Emmanuel Macron had been in his new job less than 48 hours when he dropped his bombshell. Picked by François Hollande to be economy minister after a row over austerity prompted a reshuffle, the young investment banker suggested that France could consider an end to its hallowed 35-hour week.
Was this Hollande’s “Clause IV moment”, analysts wondered? Was the French president about to show his commitment to economic reform by abandoning a totemic policy, as Tony Blair did on becoming Labour leader in 1994?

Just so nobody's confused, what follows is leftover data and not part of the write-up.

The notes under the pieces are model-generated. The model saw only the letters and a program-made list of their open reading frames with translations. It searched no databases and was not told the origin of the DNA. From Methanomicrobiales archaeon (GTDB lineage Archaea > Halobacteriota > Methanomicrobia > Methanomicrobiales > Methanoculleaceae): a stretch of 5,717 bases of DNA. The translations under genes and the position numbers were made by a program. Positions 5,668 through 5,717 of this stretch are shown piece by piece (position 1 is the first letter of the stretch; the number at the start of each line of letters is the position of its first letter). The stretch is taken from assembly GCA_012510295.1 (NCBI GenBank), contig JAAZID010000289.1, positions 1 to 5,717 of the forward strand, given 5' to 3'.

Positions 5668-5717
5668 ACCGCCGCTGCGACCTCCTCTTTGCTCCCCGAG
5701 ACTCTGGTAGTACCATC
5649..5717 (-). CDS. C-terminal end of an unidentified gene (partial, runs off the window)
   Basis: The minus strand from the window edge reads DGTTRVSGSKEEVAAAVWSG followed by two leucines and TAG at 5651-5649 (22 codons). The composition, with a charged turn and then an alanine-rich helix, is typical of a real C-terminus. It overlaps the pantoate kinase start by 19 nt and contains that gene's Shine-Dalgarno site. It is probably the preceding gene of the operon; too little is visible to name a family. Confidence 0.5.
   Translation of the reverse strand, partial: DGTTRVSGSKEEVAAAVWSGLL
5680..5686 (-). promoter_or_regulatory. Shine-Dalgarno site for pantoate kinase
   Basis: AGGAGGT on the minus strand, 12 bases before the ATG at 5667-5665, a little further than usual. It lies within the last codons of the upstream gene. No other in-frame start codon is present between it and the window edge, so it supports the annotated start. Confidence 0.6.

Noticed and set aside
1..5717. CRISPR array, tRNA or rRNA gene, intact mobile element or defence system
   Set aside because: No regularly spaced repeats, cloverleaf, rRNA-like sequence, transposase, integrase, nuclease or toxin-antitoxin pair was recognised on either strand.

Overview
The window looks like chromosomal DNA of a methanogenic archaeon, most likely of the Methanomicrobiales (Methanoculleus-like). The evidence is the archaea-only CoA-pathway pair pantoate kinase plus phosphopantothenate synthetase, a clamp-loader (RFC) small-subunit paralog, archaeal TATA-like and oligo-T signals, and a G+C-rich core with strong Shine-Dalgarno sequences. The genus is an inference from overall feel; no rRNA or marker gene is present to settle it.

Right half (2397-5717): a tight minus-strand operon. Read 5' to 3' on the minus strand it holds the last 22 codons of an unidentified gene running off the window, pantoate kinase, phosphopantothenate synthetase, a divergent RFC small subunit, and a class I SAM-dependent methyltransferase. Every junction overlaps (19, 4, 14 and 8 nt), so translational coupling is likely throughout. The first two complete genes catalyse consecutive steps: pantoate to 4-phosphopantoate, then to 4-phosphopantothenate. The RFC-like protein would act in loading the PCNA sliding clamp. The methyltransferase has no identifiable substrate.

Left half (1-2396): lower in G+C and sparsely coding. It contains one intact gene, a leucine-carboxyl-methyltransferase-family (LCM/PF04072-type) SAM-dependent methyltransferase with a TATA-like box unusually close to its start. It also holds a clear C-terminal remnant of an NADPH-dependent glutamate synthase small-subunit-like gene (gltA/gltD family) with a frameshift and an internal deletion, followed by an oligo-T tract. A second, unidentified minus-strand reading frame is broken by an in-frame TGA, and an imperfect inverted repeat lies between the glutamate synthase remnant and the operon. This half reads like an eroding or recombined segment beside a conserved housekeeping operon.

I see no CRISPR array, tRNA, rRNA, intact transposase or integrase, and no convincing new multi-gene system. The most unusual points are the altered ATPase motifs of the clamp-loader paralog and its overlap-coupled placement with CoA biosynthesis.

Not really, it emerged.
Laurent Berger, head of France’s largest trade union, the CFDT, made it clear that organised labour would not tolerate the scrapping of the 35-hour week. Macron, he said, had “made a mistake” and, as far as the unions were concerned, “the subject is closed”.